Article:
One of the eternal anthems by The Rolling Stones proclaims “Gimme Shelter”, but given the band members apparent immunity to aging combined with a new article from the lab of Maria A. Blasco (CNIO, Madrid, Spain), should the song now proclaim, “Gimme shelterin”?
The shelterin complex regulates telomerase activity and protects the telomeric regions at the end of mammalian chromosomes from recognition as DNA damage, and a previous study discovered that loss of a shelterin component (TRF1) caused loss of mouse tissue homeostasis. Based on these findings, the team now returns with a new study demonstrating that giving a mouse just a little more shelterin (by TRF1 gene therapy) promotes extended healthy aging!
So take it away maestro! What high notes does this new article hit?
- During normal aging of both humans and mice, TRF1 mRNA and protein levels decrease in most tissues
- This finding suggests that the age-related reduction in TRF1 levels occurring promotes telomere uncapping and telomere-induced DNA damage, leading to the detrimental signs of aging
- To boost TRF1 levels in mouse tissues, the group employed a non-integrative adeno-associated serotype 9 vector (AAV9-TRF1) to transiently overexpress TRF1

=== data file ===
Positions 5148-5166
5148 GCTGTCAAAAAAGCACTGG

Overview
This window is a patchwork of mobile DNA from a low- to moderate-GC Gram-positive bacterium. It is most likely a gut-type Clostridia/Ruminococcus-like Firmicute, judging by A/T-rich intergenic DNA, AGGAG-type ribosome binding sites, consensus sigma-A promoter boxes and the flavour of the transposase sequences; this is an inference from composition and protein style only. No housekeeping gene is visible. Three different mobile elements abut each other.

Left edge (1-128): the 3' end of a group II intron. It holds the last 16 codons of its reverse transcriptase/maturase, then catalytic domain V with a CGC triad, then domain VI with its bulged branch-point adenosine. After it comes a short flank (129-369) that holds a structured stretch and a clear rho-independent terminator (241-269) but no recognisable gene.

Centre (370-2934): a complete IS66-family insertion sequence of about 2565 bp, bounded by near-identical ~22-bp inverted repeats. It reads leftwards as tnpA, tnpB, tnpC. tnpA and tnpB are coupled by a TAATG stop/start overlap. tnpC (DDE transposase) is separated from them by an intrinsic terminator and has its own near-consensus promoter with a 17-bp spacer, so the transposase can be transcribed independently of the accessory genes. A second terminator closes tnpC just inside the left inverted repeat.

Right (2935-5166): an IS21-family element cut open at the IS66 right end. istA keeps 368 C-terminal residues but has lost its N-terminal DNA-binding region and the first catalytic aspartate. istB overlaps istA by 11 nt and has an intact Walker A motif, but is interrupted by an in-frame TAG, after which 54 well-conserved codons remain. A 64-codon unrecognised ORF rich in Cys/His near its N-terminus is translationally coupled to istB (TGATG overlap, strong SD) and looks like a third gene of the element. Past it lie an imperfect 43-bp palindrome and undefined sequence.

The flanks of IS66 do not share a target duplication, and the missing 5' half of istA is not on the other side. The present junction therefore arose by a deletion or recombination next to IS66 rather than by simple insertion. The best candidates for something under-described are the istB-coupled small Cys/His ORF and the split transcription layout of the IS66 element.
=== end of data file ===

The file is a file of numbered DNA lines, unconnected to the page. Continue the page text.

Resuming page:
- Importantly, a previous study established that constitutive TRF1-overexpression leads to telomere cleavage by the XPF nuclease
- Given the non-integrative nature of the AAV9 vector, cell proliferation dilutes vector expression, thereby inhibiting the previously observed telomere cleavage
- AAV9 exhibits multiple other advantages, including low immunogenicity, high transduction efficiency in numerous tissues, and the ability to cross the blood–brain barrier
- Excitingly, transient TRF1-overexpression boosted neuromuscular coordination, glucose tolerance, and cognitive function in 2 year old mice and, in general, delayed physiological mouse aging
- However, TRF1 overexpression does not significantly affect median telomere length
- The authors did observe a lower abundance of short telomeres in muscle tissues and lower levels of telomere-associated DNA damage in hippocampal brain tissue (See Figure), suggesting that transient TRF1-overexpression inhibits the accumulation of short telomeres
- Additionally, TRF1-overexpression doesn’t increase cancer incidence or other unwanted side-effects over the natural lifespan of the mouse
So the take-home message of this terrific paper may be “Gimme shelterin” to promote healthy aging, but maybe turn the volume down?
However, if you really want to hear all the high notes and crashing drum solos from this paper, head over to Aging Cell, September 2017!